December 25, 1918
Born into a family of thirteen children in Mit Abu al-Kum, Egypt, Sadat was a member of the Free Officers movement that overthrew Egypt’s monarchy in 1952. In 1964 Sadat was appointed as Egyptian President Gamal Abdel Nasser’s vice president. He held that position until Nasser’s death on September 28, 1970, and was appointed president shortly after on October 15, 1970.
Inheriting a politically and territorially broken Egypt, which had sustained an embarrassing defeat to Israel in the June 1967 War, Sadat entered the presidency determined to rebuild his country. His main goals were to recover the very large Sinai Peninsula from Israel and to bolster Egypt’s diplomatic and economic ties to the Western World, focusing particularly on the United States.
On October 6, 1973, in conjunction with Syrian President Hafez al-Assad, Sadat began a surprise attack on Israel during the Jewish holiday of Yom Kippur. The fighting ceased on October 25.. In the war, Israel kept control of both the Sinai Peninsula in the South and the Golan Heights in the North. When the war ended, Israel had crossed the Suez Canal, some 100 kilometers from Cairo, and was poised to destroy a large number of Egyptian troops, which it ultimately did not do.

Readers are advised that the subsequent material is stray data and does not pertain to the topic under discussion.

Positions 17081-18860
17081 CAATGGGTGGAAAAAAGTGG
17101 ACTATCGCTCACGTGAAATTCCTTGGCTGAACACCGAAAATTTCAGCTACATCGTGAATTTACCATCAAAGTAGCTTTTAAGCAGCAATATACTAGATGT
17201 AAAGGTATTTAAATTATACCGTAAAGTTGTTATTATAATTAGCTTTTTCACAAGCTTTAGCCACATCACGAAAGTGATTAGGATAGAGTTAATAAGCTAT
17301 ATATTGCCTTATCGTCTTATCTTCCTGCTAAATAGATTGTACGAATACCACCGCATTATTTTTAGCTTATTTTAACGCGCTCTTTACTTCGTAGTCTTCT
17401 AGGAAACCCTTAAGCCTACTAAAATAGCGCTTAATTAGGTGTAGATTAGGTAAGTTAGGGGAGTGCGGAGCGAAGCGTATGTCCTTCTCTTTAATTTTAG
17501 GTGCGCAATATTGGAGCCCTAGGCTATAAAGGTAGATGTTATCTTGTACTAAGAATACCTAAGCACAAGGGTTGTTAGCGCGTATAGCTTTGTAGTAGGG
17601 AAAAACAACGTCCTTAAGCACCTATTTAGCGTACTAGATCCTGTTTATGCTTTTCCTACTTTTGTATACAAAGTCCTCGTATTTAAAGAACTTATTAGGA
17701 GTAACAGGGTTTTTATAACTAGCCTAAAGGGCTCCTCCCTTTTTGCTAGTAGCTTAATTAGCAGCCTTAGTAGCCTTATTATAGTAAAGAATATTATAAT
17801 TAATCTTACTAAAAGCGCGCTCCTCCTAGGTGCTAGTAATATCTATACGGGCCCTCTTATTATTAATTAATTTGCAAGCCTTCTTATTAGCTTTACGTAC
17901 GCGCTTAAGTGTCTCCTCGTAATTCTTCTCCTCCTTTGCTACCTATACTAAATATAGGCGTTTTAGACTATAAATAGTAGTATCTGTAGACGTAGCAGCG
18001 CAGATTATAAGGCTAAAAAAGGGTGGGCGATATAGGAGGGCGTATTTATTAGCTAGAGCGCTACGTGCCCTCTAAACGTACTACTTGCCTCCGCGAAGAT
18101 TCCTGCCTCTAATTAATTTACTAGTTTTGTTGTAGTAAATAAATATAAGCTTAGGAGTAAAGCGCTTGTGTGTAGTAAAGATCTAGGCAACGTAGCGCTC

During and after the war, Sadat reached out to the United States to express his interest in recovering the Sinai Peninsula in exchange for an agreement with Israel. This catalyzed a series of diplomatic steps between Israel and Egypt with the aid of the United States, including President Sadat’s historic November 19, 1977 visit to Jerusalem. The diplomacy led the 1978 Camp David Accords (see: https://israeled.org/camp-david-accords/) and culminated in the 1979 Peace Treaty between Israel and Egypt (see: https://israeled.org/egyptian-israeli-peace-treaty). On October 6, 1981, Sadat was assassinated by Muslim extremists during an Egyptian military parade commemorating the October 1973 war.